nullchar (446050) | more than 2 years ago | (#37746704)

The only exciting part of this new Mojolicious is to expand on a bunch of Perl web stuff you might already maintain. I don't have any large apps (like slashdot), but many "single page" type applications that process data or serve up custom reports. The simple pages simply flush stdout so when displaying long output appear speedy to the user. Others use some javascript and cludgy .html() replacements. Websockets and json support would be nice when extending these applications where the "bulk" of the code written in plain Perl doesn't need to be modified.

Re:"Web development can be fun again" (2)

arth1 (260657) | more than 2 years ago | (#37746834)

I don't really get the desire to use Perl. I haven't touched Perl for a long time and can't think of any jobs where it would be the best tool.

String parsing and massaging.
Hashes.

Also, system administration. Like sed and awk, perl should be in most sysadmins' arsenal, seeing daily use.
Want to replace all occurrences of foo with bar in all files, while making a backup?

perl -pi.bak -e 's/foo/bar/g' *

What perl is not good for, and frequently is abused for is providing multiple layers of abstraction. You burn memory at an alarming rate, and your code becomes even harder to maintain by "simplifying" it. If good perl code looks cryptic, add comments!

Re:"Web development can be fun again" (3, Insightful)

Anrego (830717) | more than 2 years ago | (#37746960)

I don't really get the desire to use Perl. I haven't touched Perl for a long time and can't think of any jobs where it would be the best tool. It's ugly.

It's still _the_ tool for quick one-off type stuff. I know of no other tool that lets you just mash data together and produce something useful as easily and quickly as perl. That said, I'd never use it for a serious application or anything that had to be maintained for more than a few weeks. Those days are gone.. maintainability and reliability are king.

Re:"Web development can be fun again" (2, Informative)

Anonymous Coward | more than 2 years ago | (#37747088)

I don't really get the desire to use Perl. I haven't touched Perl for a long time and can't think of any jobs where it would be the best tool. It's ugly.

It's still _the_ tool for quick one-off type stuff. I know of no other tool that lets you just mash data together and produce something useful as easily and quickly as perl. That said, I'd never use it for a serious application or anything that had to be maintained for more than a few weeks. Those days are gone.. maintainability and reliability are king.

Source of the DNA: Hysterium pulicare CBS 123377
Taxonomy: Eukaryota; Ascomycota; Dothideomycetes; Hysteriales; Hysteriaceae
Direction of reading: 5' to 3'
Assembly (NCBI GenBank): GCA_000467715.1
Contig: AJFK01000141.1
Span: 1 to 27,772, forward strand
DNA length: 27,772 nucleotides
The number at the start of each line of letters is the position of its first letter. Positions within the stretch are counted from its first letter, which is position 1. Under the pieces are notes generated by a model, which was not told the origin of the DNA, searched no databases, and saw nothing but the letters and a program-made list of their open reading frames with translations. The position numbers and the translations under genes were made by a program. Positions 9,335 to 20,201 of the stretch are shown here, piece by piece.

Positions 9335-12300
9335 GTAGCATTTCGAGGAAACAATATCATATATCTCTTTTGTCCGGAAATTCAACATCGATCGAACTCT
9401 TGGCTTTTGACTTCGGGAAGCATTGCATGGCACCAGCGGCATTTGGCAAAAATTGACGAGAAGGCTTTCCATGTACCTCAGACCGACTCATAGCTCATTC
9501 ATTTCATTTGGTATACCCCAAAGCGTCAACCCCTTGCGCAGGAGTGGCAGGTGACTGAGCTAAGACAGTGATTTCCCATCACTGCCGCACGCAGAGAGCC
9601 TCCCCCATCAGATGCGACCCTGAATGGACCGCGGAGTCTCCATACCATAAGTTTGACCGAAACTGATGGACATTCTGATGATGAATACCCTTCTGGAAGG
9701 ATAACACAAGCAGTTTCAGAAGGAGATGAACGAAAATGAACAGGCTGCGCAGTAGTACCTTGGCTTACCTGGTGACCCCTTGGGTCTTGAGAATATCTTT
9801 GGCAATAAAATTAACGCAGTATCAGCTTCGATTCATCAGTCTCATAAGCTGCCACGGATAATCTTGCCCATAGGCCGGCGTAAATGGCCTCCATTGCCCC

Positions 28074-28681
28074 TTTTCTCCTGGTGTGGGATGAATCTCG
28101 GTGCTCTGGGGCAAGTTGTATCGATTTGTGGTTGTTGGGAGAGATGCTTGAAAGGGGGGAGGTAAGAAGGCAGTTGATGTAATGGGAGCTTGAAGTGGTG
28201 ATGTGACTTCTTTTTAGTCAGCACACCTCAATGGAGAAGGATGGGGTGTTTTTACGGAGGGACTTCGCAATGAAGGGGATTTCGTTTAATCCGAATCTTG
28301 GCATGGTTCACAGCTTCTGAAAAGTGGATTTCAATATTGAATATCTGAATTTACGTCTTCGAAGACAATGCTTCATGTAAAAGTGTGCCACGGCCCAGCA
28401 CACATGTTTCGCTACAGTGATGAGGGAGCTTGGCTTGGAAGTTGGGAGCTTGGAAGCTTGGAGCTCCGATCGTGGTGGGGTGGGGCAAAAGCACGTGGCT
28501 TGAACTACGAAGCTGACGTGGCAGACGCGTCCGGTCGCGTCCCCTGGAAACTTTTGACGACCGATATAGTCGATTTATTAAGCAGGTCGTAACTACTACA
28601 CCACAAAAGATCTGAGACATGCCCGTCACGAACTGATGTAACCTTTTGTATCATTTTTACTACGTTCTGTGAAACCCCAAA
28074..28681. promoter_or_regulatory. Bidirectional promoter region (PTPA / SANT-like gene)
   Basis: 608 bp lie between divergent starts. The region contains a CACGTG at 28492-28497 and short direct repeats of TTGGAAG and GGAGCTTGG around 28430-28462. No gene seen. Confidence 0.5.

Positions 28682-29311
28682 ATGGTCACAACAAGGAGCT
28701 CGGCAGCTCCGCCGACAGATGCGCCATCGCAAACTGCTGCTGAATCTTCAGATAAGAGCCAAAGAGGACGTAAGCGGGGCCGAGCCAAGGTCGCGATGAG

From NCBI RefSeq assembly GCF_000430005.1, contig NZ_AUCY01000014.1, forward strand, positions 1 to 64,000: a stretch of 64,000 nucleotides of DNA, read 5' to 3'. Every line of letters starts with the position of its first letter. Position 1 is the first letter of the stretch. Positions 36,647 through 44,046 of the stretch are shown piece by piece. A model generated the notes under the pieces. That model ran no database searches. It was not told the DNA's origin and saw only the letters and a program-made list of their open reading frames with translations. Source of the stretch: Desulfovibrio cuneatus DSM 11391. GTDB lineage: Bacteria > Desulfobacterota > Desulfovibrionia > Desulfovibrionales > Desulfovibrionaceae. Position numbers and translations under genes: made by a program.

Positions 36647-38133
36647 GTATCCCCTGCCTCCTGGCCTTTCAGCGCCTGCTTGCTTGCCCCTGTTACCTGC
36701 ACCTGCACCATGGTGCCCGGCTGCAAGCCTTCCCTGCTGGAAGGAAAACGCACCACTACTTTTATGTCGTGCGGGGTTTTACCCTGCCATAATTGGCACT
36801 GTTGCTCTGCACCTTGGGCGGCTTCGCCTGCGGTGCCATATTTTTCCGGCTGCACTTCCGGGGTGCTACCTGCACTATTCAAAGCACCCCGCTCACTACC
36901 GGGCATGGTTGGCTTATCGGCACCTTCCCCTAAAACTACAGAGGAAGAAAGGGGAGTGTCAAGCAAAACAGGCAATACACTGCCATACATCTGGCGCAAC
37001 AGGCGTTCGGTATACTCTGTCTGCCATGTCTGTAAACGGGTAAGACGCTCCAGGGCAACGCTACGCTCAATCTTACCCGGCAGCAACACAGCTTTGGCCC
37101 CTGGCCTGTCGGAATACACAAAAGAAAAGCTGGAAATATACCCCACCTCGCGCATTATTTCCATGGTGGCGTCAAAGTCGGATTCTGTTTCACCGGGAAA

Well the really smart guys that figure out DNA started using it. Many startups use it. I've used it pretty much everywhere I've gone and it's leaps and bounds above what I find in use in most places. It's huge in Japan. It was the favorite language of the guy who created Ruby, he just wanted more.

So yeah no serious application or anything that had to be maintained, no never that, because how could anyone possibly write maintainable Perl. Instead you should use a programming language where maintainability and reliability are king, that language of course is ...???

By the way Slashdot the not so serious site you are on is written in Perl.

Re:"Web development can be fun again" (1)

outsider007 (115534) | more than 2 years ago | (#37747850)

Perl is for really old guys, period. If you're under 45 you're using python or ruby.

Re:"Web development can be fun again" (0)

Anonymous Coward | more than 2 years ago | (#37747986)

Yes, the old guys had their share of position-is-part-of-the-syntax by having used COBOL.

Re:"Web development can be fun again" (1)

sqldr (838964) | more than 2 years ago | (#37748682)

python isn't. colon starts a block. unindent ends the block. you can indent with what you like.

Re:"Web development can be fun again" (1)

geminidomino (614729) | more than 2 years ago | (#37749982)

unindent ends the block

And that's not "position-is-syntax"... how, again?

Re:"Web development can be fun again" (1)

Anrego (830717) | more than 2 years ago | (#37750148)

That, uh, would seem to be the definition of position being part of the syntax. Unless I'm missing something...

Re:"Web development can be fun again" (1)

sqldr (838964) | more than 2 years ago | (#37750338)

don't you indent your code? The position is implied, even in perl. If you're indenting properly, then the closing brace becomes redundant.

Re:"Web development can be fun again" (1)

Anrego (830717) | more than 2 years ago | (#37750492)

Didn't say it was a bad thing (although I don't like it.. I find those redundant braces do add clarity for some reason.. ), still doesn't change the fact that in python, indenting is part of the syntax, whereas in other languages is just a good idea.

Re:"Web development can be fun again" (1)

sqldr (838964) | more than 2 years ago | (#37750778)

I guess. Then again, if your blocks in python are more than 3 or 4 lines long, then you're probably doing something wrong. It's referred to derogatively in python-land as "potato programming". Stuff like functools/itertools and list comprehensions are useful for avoiding "indent hell" where the indent becomes longer than the page and you start to lose track of where it all started. I hardly ever use if/for statements. It tries to encourage you to use it as a functional language rather than a procedural one.